One Spot

My primary coaching contribution went through me to my players, but I must confess that I adapted the advice from Mr. Miyagi.  As I saw child after child flail wildly in the general direction of the ball, the tee, or perhaps a fly buzzing above a child's head, I channeled Mr. Miyagi's "one inch" advice to Daniel-San.  Rather than merely looking at the ball, I taught the kids to look to one spot on the ball: a letter on the label, or sometimes a particular smudge or scuff I positioned in front of them.  Not surprisingly, the hitting improved dramatically as the children learned to swing through that one spot on the ball.

For writers, this parallels the need to focus on one idea in writing.  The single image or scene on which a poem focuses, or the thesis statement of an essay, or the character or concept around which a novelist constructs a novel.  Writers find distraction easily, and an idea can branch into another easily.  When the writer swings through one spot, though, the ideas remain connected to that focal point, and the final product improves for it.

Organize Ahead

Children learning a new game, as it turns out, do not arrive fully organized.  In fact, they tend to run in all directions.  Three are ready to bat at the same time; four are ready to play catcher; one runs out to apparently cover the outfield by herself; and eight are ready and willing to be on the bench when the team has exactly enough players for everyone to play a position.  Two of the bench-ready may be fighting, throwing gloves, or wandering toward the road.  One in the field may randomly explode into a full-fledged tantrum over being in left field rather than at catcher.  (Catcher is a surprisingly popular position considering that no one is pitching to that catcher.)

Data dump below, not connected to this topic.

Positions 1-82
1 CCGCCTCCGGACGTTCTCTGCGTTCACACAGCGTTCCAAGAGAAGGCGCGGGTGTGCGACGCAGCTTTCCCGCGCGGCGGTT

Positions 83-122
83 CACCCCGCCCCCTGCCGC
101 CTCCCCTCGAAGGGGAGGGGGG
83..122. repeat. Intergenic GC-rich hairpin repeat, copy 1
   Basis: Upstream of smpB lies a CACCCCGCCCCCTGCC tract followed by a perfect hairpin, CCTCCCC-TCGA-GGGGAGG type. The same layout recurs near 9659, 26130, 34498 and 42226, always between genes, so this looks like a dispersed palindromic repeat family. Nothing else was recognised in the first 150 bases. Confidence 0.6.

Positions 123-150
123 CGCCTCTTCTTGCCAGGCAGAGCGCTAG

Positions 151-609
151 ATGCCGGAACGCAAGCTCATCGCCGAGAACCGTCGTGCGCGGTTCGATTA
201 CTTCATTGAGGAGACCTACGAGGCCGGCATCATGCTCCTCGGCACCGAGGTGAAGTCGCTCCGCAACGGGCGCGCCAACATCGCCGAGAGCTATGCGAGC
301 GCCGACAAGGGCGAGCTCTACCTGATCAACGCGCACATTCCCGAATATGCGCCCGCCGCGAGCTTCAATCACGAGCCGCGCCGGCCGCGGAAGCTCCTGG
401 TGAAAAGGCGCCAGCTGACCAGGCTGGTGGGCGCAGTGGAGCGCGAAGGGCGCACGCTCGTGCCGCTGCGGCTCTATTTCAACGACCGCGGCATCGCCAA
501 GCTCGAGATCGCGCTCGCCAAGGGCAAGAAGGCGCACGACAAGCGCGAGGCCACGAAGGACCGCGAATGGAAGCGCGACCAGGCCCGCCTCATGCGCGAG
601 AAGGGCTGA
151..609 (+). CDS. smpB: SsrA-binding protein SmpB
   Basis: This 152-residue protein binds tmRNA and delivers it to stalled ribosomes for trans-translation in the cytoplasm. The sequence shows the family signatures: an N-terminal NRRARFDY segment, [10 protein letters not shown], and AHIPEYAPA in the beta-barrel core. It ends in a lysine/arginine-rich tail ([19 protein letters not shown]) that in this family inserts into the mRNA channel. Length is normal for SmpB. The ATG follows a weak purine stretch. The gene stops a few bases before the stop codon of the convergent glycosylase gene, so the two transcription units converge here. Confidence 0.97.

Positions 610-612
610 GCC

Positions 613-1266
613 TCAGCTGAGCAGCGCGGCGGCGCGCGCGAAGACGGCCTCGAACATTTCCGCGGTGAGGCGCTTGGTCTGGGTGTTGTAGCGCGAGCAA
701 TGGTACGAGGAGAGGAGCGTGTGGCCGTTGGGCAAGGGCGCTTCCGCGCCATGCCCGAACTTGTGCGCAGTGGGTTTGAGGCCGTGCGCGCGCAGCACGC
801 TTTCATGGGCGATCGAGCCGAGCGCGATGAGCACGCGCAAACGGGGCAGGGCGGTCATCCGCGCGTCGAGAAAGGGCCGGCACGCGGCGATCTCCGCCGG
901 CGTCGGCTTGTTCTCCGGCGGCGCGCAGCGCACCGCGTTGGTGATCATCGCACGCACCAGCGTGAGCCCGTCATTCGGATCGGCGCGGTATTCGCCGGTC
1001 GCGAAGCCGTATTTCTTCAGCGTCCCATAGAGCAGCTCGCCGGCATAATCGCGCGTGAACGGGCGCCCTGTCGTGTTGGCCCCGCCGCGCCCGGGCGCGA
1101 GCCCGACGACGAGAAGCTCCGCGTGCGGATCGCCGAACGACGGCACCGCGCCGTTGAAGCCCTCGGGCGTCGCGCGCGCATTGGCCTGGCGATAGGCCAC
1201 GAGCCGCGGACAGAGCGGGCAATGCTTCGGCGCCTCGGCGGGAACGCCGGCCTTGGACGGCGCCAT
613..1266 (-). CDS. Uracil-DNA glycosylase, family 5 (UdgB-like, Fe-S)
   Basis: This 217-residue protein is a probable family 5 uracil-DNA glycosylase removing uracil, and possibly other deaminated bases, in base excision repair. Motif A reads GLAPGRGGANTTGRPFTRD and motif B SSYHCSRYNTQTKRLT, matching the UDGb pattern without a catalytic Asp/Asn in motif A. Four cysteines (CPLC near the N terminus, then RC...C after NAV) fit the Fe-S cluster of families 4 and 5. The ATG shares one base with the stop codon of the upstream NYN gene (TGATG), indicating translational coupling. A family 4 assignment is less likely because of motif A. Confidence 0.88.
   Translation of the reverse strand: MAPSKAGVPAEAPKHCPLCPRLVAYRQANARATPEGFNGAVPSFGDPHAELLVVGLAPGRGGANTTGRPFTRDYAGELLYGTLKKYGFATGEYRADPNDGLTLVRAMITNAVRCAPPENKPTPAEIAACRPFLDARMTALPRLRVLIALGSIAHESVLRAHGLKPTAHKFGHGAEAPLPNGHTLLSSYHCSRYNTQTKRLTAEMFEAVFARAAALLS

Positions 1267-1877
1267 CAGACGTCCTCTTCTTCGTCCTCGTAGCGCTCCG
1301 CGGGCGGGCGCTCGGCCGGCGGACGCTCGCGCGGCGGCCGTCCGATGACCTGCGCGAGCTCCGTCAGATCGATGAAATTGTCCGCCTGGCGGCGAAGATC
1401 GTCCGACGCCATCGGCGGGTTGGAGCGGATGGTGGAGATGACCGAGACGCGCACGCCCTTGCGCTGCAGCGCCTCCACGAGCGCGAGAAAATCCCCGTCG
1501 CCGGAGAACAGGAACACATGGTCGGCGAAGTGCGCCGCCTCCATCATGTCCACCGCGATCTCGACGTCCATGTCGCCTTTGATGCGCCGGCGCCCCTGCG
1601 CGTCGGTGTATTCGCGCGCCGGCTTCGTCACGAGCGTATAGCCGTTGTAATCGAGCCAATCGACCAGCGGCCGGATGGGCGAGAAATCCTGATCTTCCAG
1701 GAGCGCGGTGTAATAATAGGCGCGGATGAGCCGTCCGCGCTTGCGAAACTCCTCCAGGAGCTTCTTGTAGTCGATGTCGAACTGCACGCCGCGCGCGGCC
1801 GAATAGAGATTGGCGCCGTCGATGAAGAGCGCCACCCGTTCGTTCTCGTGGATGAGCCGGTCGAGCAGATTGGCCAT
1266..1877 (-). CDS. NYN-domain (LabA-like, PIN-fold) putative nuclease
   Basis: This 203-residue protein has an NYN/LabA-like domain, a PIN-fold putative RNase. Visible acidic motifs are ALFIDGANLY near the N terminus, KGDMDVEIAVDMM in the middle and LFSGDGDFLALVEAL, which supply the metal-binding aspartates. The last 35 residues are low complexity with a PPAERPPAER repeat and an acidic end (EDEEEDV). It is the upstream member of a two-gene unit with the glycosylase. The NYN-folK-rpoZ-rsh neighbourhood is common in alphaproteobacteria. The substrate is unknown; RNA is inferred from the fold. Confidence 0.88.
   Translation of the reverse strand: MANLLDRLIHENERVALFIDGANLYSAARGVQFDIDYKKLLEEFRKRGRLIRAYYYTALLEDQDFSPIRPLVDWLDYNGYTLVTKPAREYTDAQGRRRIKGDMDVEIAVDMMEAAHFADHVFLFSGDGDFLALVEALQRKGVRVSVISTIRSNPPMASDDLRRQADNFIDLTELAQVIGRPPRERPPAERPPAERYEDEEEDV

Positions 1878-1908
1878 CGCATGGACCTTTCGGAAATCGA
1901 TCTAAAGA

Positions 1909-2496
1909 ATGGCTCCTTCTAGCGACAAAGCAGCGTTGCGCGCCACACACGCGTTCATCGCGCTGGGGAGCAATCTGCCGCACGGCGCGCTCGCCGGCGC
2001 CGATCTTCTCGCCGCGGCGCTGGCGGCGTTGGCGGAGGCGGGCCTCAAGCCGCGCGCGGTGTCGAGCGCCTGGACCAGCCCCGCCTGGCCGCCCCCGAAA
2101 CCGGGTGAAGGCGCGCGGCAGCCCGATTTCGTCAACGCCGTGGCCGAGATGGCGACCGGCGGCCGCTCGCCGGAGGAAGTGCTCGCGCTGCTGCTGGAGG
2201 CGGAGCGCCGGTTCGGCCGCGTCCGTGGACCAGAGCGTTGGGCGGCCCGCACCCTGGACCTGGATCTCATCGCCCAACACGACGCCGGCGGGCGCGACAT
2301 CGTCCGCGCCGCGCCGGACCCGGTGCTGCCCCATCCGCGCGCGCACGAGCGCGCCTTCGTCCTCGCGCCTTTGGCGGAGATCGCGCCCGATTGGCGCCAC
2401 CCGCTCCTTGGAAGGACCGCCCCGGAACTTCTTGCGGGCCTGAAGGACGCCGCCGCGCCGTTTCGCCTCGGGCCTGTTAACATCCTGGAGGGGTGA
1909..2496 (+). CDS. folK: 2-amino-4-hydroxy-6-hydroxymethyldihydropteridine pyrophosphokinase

While some elements of this can never come fully under control, a defined organizational structure can help.  When the kids know ahead of time where to go, or what order to sit in, for the most part they do.  On the other hand, when they go into an inning trying to pick where they want to play or sit, chaos reigns.

Writing works in much the same way.  When a writer begins without a sense of where a story or essay or poem, ideas run free.  This is not inherently bad; letting ideas run loose sometimes serves as the only way to discover them.  But trusting the scurrying thoughts to fall into place for something resembling a finished product does not merely border on the absurd; it shoots past it, leaving the absurd shaking its head at you from back by sanity's edge.

Structuring your ideas may seem stifling.  But with rare exceptions (Jack Kerouac being a particularly annoying one), writers cannot make ideas flow directly into usable text.  We writers have to sculpt and shape our ideas into something that says what we want it to say.  Working out an outline or structure ahead of time helps the writing do that much more quickly than winging it.

Take Time to Let Go

At some point, on the other hand, the time comes to let go.  In tee-ball, during the last game, the kids mostly do what they've been taught.  But the time to teach inevitably yields to the time to enjoy and relax.  Dropped balls and missed throws happen, but that's okay.

For some writers, temptation to forever revise afflicts many.  I once spent two months on the first two pages of a chapter in a novel--a novel far from completion.  At some point, or even at multiple points along the way, writers need to let go, to move on, to let the words on which they have spent so much time and effort simply play.  That isn't to say revision needn't happen, or even that it can't occur later on, after the rest of the essay or story comes out in a full draft or manuscript.  But the trees must eventually collect to form a forest; the kids must eventually be freed to just be what they are: free, joyful, and alive.  The best writing is all of these things--but only when we let it become so.

Wednesday, June 22, 2011